Citrine by Hayley Kiyoko 🤔 EP Review


Written by Tia

Hayley Kiyoko, singer of the popular, poppy, queer anthem, "Girls Like Girls," has come out with an EP fully dedicated to the wonderful world of "gal pals" (and by that I mean, of course, girls who love girls). If anyone can do these songs right, it's Kiyoko, but Citrine doesn't deliver in the way This Side of Paradise did with its unique, thunderous, sweeping sound. It's an EP for fans craving more lyrics about girls in love and that's a really cool thing, but the music is only a lovely echo of Kiyoko's previous work—and not one that surpasses its originals.

This review may sound critical despite the reasonably strong heart count I've given it, but it's only because I feel like I know what Kiyoko is capable of from her previous music, and she's brought herself up to a standard that I want to see her meet again. I loved This Side of Paradise, so I knew I'd be buying Citrine. But I wanted it to be more memorable than it's turned out to be.

On that cheerful note: Here's my song-by-song breakdown of the EP!

"Gravel to Tempo" is my least favorite on the album. There's nothing bad about it—none of these songs are bad—but I also think it's the least interesting of the five. It's fun to sing along to with easy vocals, a nice beat, and a great message about overcoming the insecurity that hides under your skin and makes you lonely and afraid. It seeks to inspire, but what should be big powerful drops in the music prove to be little more than repetitive words and melodies. The music video is light and fun and suits the song—in that it doesn't feel all that special.

"Ease My Mind" starts with a weird, crying-instrument sound (for complete lack of a better word) and builds into strong vocals. Even though I find the main melody kind of unexciting (and the "doo-doos" a bit dull and typical), I think Kiyoko's voice is at its most fun in "Ease My Mind," playing with affectionate lyrics ("I need you to be here / I need to see you crystal clear / Like diamonds in a coal mine / In the moonlight when you appear") and shifting from impassioned high notes to hungry whispers. It's another light and fun song that's easy to listen to and even easier to digest, but Kiyoko's voice dominates the instrumental in a delightful way, injecting it with fire.

"Pretty Girl" is the most unusual song on the album and dominates with some of the best sounds, beats, and haunting reverb. It's a song for a mood, and if you're not in that mood, it's the wrong song to play, but when you're daydreaming at night, or driving beneath cold white stars, or lying on your bed with a photo of your crush clutched to your chest, then it's the perfect song to listen to.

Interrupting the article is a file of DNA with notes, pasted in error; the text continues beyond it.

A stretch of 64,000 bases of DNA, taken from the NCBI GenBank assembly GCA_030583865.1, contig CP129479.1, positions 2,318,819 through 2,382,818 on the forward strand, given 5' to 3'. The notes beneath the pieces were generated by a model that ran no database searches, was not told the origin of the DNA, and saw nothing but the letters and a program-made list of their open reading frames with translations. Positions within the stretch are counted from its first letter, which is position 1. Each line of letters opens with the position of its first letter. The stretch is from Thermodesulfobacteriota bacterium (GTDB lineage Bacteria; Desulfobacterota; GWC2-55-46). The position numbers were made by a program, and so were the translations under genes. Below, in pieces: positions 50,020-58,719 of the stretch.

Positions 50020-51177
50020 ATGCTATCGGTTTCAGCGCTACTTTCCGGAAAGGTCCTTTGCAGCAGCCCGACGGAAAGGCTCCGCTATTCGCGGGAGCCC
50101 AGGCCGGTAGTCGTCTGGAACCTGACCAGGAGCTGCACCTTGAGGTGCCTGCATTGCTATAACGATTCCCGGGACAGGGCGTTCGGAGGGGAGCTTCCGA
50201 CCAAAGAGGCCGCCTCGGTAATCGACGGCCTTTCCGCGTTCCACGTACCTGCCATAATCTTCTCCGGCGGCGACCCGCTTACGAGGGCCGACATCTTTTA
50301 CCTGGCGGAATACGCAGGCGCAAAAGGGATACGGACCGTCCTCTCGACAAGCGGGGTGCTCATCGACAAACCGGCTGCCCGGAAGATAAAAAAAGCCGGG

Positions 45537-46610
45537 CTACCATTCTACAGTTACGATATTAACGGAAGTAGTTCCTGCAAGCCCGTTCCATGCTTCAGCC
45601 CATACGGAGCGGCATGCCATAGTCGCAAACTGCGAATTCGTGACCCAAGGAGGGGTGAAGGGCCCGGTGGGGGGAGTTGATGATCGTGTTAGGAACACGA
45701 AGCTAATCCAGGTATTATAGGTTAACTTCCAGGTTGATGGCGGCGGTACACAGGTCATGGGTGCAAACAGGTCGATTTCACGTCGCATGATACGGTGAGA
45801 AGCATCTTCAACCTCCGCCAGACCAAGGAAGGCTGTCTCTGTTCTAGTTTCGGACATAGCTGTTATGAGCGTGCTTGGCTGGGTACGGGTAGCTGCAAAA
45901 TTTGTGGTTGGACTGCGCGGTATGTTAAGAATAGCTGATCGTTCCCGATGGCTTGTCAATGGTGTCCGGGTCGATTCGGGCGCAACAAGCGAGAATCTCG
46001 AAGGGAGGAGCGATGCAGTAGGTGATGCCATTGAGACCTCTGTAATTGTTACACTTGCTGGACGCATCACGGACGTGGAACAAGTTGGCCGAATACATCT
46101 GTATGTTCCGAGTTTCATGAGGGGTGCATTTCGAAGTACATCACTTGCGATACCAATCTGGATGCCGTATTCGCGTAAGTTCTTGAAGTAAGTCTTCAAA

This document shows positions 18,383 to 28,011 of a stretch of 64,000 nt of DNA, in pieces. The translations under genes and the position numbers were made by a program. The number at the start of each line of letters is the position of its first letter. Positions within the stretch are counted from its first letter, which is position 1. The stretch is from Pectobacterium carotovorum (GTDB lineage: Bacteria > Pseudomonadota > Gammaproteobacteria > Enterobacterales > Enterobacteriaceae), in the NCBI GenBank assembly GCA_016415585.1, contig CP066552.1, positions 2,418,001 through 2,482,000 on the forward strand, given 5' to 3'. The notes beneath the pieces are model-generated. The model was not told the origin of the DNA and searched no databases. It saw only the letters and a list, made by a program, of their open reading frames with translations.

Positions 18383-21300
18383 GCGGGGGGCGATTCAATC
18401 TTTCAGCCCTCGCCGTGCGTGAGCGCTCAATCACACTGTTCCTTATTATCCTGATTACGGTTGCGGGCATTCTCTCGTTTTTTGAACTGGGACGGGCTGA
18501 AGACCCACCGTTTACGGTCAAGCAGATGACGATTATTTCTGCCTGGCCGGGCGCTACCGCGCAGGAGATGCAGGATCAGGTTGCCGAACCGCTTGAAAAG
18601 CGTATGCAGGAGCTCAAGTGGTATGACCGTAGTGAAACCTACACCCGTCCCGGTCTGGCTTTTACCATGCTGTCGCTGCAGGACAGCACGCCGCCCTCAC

I feel like "Pretty Girl" can't be compared to the other songs on the EP because it seems to transcend a measurable quality that the other songs fall into so easily. You'll either love it or hate it, but I can't tell you which—because depending on who you are and how you are, it might bore you, or it might sound like magic.

"One Bad Night" is my second favorite on the EP, not because it does anything interesting or unique, but because it does the typical really, really well. It feels like a simple pop song to me—it's fun, it follows melodic patterns and beat drops that suit it perfectly, and its silly romantic lyrics do really good work being both relatably generic and different enough to not be directly comparable to other romantic pop songs.

All that said, I think the music video really elevates the song into something far more complex and interesting. I won't get into the video too much, because it's a different beast entirely, but I will say that I don't think the two are obviously, lyrically connected. So when I say the song doesn't feel far from typical, I definitely do not mean the music video is generic as well.

Watching the music video, I can see the connection between song and visual portrayal, of course, but part of the awesomeness and devastation of the video is how interestingly it twists the easy lyrics into something darker and harder and more difficult to consume. There are linked words and linked ideas between the song and music video, but "One Bad Night" (the song) carries more of a sexy and romantic tone, and "One Bad Night" (the music video) covers the emotional complexity of a different sort of affection—a contrast between words and image that draws the social issues portrayed in the video to the forefront as something very real, and very painful, and very outside most people's minds—although it should not be. One bad night for the girl in the video is nothing like the bad night that the lyrics of the song alone describe. It's not playful or fun. It's a cold reality with a glimmer of hope. And that juxtaposition is what makes this song and video combo work so well.

"Palace" is my absolute favorite on the album. It's a song to scream along to in the car. It's loving and lyrical and passionate and builds up to a beat dropping chorus that will make you want to dance and spin and bounce. It's the perfect end to the EP—pounding, magnificent, opulent—and will make you forget how you shrugged through and forgot all about "Gravel to Tempo." It might seem a bit repetitive at times, but the chorus is so good that you won't mind hearing it over and over again.

Citrine can be downloaded on iTunes and played on Spotify.

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